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sibilant (KS) in Indo-Iranian. To account for the stoplsibilant correspondences found only in these clusters, it was accepted practice for decades to postulate a special series of interdental fricatives (or the like) for ProtoIndo-European (Brugmann and Delbriick 1897- 1900: 1:790). It apparently took more than a generation for it to become more or less clear (Brandenstein 1936)-and another generation or two for it to become rather widely accepted (e.g., Schindler 1977 and Mayrhofer 1986:150-58)-that there the were in reality merely two kinds of *KT clusters i n ~ o l v e d Although .~ details remain, as it appears, considerably murkier in Indo-European than in Uto-Aztecan, the real difference between the spurious Indo-European interdentals and the spurious Uto-Aztecan *Xs cluster is perhaps that, once the lesson of Indo-European had been learned, the Uto-Aztecan case naturally took only a few months to be recognized as spurious, and not a quarter of a century or more. In any event, the Oodham forms aha and kahio can now be derived from PUA reconstructions with *ps, i.e., *hapsV 'to arrive' and *kapsi 'thigh'. Of course, the evidence for this cluster is less robust than it once seemed. Since Cahita yepsa no longer belongs here, all we are left with is the ps in Tubatulabal, the preaspiration in Hopi, and the h in Nahuatl. Nonetheless, I remain committed to the PUA *ps cluster, for the very good reason that it would be difficult to derive the Tubatulabal, Hopi, and Nahuatl forms from anything other than such a cluster and because the evidence for consonantfinal syllables in PUA generally seems to me to be compelling. It is striking that the secondary *ps cluster is much better preserved than is the original PUA cluster. Thus, Hopi, Luiseiio, Oodham, and Cahita all have actual clusters in the former case, while in the case of true PUA clusters these languages show at best preaspiration (in the case of Hopi) and at worst nothing at all (in the case of Luiseiio and ~ o d h a m ) This . ~ is, of course, as it should be, because the older sequences have had that much more time to get eaten away by the effects of accumulated sound changes. But it still is a bit unsettling to realize that it is precisely in those cases where the superficial indications of a cluster are the strongest that we must be the most cautious about granting it PUA status. When (in UA languages, at least) a cluster looks too good to be true, it probably is. All this leads me, finally, to yet another PUA etymon which, as noted by Manaster Ramer and Blight (1993), shows ps in Tubatulabal but whose
I disagree with Mayrhofer's (1986:150) interpretation of Brugmann's interdentals as a mere "Norbehelf." My reading is that Brugmann was tentative only about the specific phonetic features of these sounds, not about their existence as distinct Proto-Indo-European sounds (phonemes as we would now say, though, of course, he did not). I should also observe that I am not as yet convinced one way or the other about whether it is crucial, or a coincidence, that most of the examples where we find KT in Greek vs. KS in Indo-Iranian come from earlier *TK. Cahita appears to lack any relevant cognates.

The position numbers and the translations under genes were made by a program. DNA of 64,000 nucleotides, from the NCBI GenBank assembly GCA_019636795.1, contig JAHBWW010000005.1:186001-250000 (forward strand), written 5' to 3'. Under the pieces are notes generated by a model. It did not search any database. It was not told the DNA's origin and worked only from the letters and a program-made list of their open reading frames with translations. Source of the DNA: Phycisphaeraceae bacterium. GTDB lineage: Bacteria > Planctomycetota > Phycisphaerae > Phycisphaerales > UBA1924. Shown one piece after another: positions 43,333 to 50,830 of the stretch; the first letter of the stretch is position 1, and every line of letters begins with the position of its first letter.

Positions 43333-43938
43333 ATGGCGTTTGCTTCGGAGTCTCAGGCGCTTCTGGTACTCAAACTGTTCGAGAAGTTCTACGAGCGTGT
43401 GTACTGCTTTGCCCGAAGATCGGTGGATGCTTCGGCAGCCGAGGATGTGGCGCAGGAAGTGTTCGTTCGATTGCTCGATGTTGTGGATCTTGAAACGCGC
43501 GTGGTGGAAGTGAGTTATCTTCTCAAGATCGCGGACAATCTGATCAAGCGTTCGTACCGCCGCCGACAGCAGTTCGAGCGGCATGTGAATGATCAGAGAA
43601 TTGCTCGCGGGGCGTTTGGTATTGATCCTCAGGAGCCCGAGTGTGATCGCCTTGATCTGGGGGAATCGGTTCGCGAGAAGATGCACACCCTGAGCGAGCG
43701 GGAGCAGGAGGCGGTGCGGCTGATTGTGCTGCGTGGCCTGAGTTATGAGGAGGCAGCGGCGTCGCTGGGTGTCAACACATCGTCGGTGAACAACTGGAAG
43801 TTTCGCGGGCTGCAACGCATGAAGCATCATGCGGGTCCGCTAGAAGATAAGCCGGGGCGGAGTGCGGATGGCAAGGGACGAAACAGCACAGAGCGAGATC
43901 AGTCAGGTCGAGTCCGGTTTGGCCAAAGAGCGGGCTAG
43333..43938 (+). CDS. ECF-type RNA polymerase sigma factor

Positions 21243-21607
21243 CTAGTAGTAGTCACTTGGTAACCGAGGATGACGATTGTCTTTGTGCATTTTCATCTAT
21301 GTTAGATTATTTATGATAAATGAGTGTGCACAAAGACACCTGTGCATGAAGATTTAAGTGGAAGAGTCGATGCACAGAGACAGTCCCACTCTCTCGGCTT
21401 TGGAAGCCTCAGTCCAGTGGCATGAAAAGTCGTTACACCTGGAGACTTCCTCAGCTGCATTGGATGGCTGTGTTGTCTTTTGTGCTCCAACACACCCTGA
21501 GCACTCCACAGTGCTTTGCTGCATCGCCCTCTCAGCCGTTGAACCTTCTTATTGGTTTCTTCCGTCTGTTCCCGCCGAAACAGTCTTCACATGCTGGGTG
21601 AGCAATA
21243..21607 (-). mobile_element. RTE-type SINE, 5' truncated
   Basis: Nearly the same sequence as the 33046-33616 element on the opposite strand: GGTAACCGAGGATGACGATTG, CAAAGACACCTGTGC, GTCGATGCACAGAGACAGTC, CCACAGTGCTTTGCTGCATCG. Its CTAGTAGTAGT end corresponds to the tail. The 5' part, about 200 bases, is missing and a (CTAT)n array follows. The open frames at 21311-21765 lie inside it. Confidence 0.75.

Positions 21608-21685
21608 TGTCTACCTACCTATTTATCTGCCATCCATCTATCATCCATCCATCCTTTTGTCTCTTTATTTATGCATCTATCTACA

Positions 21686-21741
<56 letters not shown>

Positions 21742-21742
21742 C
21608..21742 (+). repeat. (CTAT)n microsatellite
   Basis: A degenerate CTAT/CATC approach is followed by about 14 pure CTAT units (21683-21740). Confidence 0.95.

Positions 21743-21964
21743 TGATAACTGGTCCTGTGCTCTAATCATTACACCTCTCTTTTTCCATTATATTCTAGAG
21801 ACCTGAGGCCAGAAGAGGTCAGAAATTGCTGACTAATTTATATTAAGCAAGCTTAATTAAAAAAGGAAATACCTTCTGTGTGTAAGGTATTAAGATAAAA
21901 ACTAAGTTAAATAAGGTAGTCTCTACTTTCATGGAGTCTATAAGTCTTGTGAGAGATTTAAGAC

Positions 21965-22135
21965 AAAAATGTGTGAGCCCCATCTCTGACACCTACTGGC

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other reflexes are quite different from those we have been considering so far. At the time, we suggested that this word might have contained PUA *sp, although I shall now argue that this was wrong: (4) PUA: NUA: Tubatulabal: Serrano: Luiseiio: Cupeiio: SUA: Oodham: Eudeve:P Cahita:5 Guarijio: *oCCi opsi-0sp -es -is 00-'og ope-t op-wa-m, o k ~ - a - m o'ke-wa 'teardrop'

The alternation between the Eudeve (SUA) p and the LuiseiioICupeiio (NUA) s would, of course, by itself point to a cluster in this etymon, but which one? Tubatulabal and Serrano both preserve a cluster, but one of the two languages must have metathesized it. Because the reflexes are so different from those of *ps, it seemed obvious that it was Tubatulabal, and that the original PUA form had the (otherwise unattested) *sp cluster. However, I have since realized that it is Serrano which must have done the innovating, since the Kitanemuk dialect (Anderton 1988), which is otherwise nearly identical to Serrano, has opii-E. Thus, the NUA evidence here points simply to *ps, and we must seek a different explanation of the reflexes in SUA. Turning now to the SUA data, we see evidence of a form like *oCCi-wa, with a suffix *-wa, before which the final vowel of *oCCi has syncopated in Oodham and Cahita. This serves to obscure the picture considerably. Cahita op-wa-m (- oks-a-m) could be quite regular, assuming that *opsi-waBut . there are, as mV went to *ops-wa-m and then to op-wa-m (or o k ~ - a - m ) noted above, no clear examples of PUA *ps in Cahita, so these forms really only tell us that there was surely a cluster here but they do not allow us to determine whether we are dealing with the same cluster as in *hapsV and *kapsi or not. Oodham is even less helpful. Clearly, it has h (via * s ) from *ps in aha + *hapsi and kahi-o + "kapsi, but we can conclude nothing from oo'og, which shows no trace of h. This Oodham form must be from an intermediate form *oo-'o-wV (presumably with the same *-wa suffix which we find in Cahita and Guarijio), but there is no way of recovering the history of the
4This form was inadvertently omitted from Manaster Ramer and Blight (1993). The second of the Mayo forms is listed by Miller (1988) as having been recorded by Jeff Burnham in the Jijiri Mayo dialect of Cahita.